I see the beauty in the words of  Rumi, Kahlil Gibran, Jesus, Mohammed, the Buddha, Krishnamurti and Einstein.  In the words of Nina Simone and Picasso. Bob Marley and Maya Angelou. So many people are inspiring and wise! Each holding a fragment of the wisdom of the whole - even you, dear reader.
I wrote an article once about people who inspired me - the list is of course longer....

My own ugly prejudices are not unique to me. We all have them. Rather than try to deny them - I am choosing to shine a light on them. Maybe by doing so, you will be inspired to look deeper into your own heart too.

And in an effort to be more peaceful, more equal, to find more common ground with others, I wonder how helpful it really is to define myself only in terms as a homeschooler or a mum or a wife or a doula? Even the fact of being a woman creates a line of separation. Yet I am a woman. I am a human. My beliefs are equal to yours. I am not better than you. You are not better than me. We are the same.

I was looking at different mandalas online in an attempt to define my statement of intent, of purpose, beyond the petty divisive beliefs that I, just like everyone, use to define my otherness from folks.

This is so lovely, so universal, and speaks of what I wish to hold dear in my life and how I want to live. It's based on the seven Hawaaian principles...

The world is what you think it is - Be aware
There are no limits - Be free
Energy flows where attention goes - Be focused
Now is the moment of Power - Be here now
To love is to be happy with - Be happy
All power comes from within - Be confident
Effectiveness is the meausure of truth - Be positive

Isn't that just beautiful?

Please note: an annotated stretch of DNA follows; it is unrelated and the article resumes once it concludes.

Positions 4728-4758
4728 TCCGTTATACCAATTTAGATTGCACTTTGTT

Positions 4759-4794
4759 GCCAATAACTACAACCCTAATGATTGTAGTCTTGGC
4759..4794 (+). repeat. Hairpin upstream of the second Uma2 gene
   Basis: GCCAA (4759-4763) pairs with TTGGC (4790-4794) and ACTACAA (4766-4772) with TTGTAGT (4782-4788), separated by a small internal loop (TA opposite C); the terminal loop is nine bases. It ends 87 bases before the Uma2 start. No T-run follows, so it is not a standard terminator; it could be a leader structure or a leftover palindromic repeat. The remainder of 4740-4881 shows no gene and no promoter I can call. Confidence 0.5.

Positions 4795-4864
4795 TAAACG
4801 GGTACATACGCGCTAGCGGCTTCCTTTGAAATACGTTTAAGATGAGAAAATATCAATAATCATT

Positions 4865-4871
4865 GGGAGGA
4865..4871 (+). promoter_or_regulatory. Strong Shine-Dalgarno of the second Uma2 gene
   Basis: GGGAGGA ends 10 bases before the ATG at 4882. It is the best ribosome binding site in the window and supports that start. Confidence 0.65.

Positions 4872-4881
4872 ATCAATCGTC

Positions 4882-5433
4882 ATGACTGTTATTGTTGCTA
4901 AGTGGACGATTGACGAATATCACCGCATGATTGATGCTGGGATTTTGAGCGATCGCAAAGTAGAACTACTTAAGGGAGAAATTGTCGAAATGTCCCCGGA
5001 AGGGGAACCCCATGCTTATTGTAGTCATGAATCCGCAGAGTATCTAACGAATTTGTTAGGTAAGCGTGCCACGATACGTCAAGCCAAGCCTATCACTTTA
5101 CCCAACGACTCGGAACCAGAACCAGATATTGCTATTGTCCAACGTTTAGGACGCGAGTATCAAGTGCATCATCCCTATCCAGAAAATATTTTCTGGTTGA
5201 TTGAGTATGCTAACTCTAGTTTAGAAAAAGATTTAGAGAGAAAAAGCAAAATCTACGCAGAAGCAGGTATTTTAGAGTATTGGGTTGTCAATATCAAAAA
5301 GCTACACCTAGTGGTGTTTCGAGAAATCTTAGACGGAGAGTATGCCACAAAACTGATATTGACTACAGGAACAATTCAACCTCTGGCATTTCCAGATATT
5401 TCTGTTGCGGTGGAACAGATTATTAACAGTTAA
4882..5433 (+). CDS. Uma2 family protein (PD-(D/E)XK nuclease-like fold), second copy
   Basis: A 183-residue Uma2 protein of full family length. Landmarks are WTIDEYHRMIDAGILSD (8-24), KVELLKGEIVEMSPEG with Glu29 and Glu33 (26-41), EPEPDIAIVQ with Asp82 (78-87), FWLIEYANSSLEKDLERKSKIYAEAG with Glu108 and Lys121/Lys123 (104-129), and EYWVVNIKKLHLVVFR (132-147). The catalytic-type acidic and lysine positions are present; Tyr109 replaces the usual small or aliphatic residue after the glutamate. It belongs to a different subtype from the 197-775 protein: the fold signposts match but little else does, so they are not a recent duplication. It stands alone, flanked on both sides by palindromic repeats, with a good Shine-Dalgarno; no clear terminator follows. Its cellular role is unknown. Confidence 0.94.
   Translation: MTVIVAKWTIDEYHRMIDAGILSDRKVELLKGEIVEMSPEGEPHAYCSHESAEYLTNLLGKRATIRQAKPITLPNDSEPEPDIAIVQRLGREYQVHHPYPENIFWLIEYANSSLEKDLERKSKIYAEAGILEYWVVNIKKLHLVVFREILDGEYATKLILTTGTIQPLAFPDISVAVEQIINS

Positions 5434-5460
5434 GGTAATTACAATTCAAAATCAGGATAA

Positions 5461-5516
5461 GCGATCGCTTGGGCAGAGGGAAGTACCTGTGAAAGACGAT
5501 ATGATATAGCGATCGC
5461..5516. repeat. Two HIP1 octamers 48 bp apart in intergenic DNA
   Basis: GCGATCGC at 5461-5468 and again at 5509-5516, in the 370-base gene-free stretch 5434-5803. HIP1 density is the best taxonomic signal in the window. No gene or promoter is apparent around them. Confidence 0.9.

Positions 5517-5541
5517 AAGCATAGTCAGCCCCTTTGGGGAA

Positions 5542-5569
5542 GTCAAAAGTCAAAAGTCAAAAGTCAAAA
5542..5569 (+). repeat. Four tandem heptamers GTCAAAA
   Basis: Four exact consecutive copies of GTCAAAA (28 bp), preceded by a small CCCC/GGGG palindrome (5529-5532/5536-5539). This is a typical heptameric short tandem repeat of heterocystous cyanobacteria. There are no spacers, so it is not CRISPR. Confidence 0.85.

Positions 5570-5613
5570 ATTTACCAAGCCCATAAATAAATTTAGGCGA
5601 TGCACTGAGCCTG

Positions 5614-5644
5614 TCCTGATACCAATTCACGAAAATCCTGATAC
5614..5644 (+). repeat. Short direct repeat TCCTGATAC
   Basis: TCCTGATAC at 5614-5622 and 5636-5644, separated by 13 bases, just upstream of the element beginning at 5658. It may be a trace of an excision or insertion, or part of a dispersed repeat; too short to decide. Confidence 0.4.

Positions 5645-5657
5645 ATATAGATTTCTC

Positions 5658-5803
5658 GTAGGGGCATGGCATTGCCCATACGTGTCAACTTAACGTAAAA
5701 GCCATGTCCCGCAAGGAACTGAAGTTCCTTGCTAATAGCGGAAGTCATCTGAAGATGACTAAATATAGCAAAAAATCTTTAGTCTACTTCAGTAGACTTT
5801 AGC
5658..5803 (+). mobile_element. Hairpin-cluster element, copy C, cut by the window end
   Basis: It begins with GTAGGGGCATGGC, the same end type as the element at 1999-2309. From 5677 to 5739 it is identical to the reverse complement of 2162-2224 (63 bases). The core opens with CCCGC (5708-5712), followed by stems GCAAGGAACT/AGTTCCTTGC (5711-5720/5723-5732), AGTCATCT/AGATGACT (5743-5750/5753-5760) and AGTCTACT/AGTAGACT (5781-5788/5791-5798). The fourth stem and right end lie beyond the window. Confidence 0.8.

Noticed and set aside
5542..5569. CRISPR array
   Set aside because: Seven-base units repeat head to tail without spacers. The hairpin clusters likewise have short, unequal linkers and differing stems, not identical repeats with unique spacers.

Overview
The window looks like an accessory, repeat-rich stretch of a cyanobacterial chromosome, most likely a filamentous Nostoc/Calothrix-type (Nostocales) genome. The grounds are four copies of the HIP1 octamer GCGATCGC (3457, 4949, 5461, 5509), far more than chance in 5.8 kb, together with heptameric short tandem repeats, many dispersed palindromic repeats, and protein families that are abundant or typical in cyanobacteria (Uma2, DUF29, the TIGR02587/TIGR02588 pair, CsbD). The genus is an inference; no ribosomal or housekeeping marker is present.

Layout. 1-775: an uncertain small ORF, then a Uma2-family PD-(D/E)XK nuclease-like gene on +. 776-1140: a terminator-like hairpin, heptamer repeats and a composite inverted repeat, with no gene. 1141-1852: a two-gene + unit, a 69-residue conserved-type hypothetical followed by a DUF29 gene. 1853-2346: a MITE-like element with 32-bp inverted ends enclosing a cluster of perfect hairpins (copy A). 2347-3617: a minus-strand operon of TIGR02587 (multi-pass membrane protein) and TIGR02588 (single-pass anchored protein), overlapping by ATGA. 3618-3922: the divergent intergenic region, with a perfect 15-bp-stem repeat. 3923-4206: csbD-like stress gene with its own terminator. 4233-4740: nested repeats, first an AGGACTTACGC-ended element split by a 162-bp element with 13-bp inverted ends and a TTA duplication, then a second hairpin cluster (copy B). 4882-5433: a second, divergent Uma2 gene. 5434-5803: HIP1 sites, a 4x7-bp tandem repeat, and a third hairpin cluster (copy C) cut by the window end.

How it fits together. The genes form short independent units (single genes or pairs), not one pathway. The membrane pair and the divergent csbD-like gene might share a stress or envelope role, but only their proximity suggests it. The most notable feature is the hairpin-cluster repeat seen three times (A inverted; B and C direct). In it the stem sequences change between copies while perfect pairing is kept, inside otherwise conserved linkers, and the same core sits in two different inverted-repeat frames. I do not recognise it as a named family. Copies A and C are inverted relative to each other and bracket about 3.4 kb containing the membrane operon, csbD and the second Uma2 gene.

Maybe it's possible to simoultaneously believe different things?
What do you think, dear reader?
Do you sit in the ivory tower of your own beliefs?
Is there more room for compassion and tolerance?


(Forgive the terrible pun in the title but a lot of friends call me Pilau!)


  1. Generally I call myself *ME* but the journey of discovery is still ongoing. I think ME just being ME does separate ME from others and some people dig it some people don't. But, really, what can anyone do but to keep an open mind, follow your heart, be who you are right now so that you might be who you need to be next. In this Universe there are too many variables and possibilities, plenty space and time and much yet to be explained and perhaps we will never have all the right answers; I certainly don't have them! There is much to believe and much to question. Lovely, lovely post as always and now I am off to rest my brain and have a cup of tea and some toast x

  2. Hope it didn't hurt your brains too much Angela - bit philosophical first thing!!! Mmmmm, tea.... I fancy a cuppa :-)

  3. Ah, I love this post! I think the problem with labels is that when you define yourself as "X", then you need a "Y" as Other. Why are we humans always trying to create an Us and Them?! There is no us and them; there is only us. We all want to be safe; we all want to be happy.
    Love the mandalas, btw.

  4. :-) It's pointless bitchin' about how we are so much better than others, isn't it? We're just as flawed.... Makes us feel better but actually it's unhelpful really cos the only people we should be looking at and judging is ourselves Xx

  5. What I mean here is seeing our own flaws rather than looking for them in others....